Various methods

Interventions can be performed in several ways. In applying coercive measures, one can seclude patients, tie them or put them to rest by medication. Every method has both positive and negative effects. Secluding and tying patients have a more rapid effect than administering medication. Medication acts on the biological background of patients' behaviour. From the perspective of negative freedom, the choice of a method of intervention is decided according to which method is most radical. In legal terms, an invasion of the body is a severe intervention. From that point of view, administering medication is a more extreme method than seclusion. From the perspective of positive freedom, it is important whether the method contributes to the control that patients have over their life. As a result, one can prefer medication (if it can help to improve the symptoms while seclusion and tying do not).

An approach in terms of negative or positive freedom influences the method of intervention that is decided upon. Yet it remains to be seen whether the general connections that have just been sketched are tenable. Is it true that interventions that affect the body (such as medication) are always more radical than other methods (such as seclusion)? From a psychological perspective, seclusion can be extremely burdensome and harmful. The standard approach does not take into account the way in which individual patients experience different interventions. Jamison, a psychiatrist who has manic depression, realises she needs medication but feels the use of it interferes with her work and private life because of the numbing effects. Not until she cuts back on medication does her life return to more or less normal. This makes it clear that self‐realisation takes more than administering the medically most effective drug dosage.21 It is, again, the patient's experiences that are of overriding importance when evaluating the intervention used.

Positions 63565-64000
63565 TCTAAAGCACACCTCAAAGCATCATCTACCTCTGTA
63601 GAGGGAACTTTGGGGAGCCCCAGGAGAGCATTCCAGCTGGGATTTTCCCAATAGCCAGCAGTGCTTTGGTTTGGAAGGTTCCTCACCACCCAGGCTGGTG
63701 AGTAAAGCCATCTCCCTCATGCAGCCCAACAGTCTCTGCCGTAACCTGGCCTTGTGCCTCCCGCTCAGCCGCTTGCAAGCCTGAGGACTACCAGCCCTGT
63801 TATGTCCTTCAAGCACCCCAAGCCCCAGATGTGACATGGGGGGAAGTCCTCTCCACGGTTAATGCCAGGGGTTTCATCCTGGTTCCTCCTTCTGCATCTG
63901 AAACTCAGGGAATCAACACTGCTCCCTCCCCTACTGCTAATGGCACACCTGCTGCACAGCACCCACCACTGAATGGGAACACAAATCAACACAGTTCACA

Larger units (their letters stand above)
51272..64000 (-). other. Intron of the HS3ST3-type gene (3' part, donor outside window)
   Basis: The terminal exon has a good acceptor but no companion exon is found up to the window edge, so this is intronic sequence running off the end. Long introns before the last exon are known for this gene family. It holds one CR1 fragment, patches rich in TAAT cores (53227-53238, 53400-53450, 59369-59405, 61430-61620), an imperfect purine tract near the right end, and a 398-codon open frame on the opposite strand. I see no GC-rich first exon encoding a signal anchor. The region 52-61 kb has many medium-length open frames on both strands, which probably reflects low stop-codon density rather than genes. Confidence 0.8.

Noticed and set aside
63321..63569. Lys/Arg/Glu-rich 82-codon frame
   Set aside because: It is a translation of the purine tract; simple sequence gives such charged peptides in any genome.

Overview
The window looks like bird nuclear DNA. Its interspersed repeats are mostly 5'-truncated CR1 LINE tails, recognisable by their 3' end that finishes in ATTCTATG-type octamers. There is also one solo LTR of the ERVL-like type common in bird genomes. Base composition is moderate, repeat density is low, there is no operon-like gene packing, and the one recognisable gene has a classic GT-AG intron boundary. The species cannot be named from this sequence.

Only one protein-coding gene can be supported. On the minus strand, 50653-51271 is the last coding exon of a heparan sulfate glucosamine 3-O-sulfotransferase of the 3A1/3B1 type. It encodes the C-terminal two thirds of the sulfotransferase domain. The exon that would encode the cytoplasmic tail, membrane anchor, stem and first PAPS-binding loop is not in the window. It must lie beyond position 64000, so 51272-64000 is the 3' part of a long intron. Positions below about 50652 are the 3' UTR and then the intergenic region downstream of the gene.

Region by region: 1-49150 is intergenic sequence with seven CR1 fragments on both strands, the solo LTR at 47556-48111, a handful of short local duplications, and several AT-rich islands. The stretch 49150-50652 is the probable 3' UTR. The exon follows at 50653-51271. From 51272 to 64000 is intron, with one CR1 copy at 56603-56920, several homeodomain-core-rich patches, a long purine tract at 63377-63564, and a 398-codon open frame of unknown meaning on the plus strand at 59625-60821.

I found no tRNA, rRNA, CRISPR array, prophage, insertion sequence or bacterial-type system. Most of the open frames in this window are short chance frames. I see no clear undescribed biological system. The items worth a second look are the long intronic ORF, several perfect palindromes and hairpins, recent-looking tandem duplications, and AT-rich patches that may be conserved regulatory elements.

Ulysses' story shows the same problems as Jamison's. The method Ulysses chooses is not the most effective, for he would suffer less emotional torment if he had his ears plugged. In that case, he would not be exposed to the enticement of the Sirens. Yet it is understandable that Ulysses chooses to be tied up. This way he can hear the sweet singing, which, according to Homer, entrances everyone. Jamison makes the same choice. After having cut down on medication, she describes her experiences as enriching, but happiness is not all that it brings about: “I had become more susceptible to beauty, but also to sadness.”21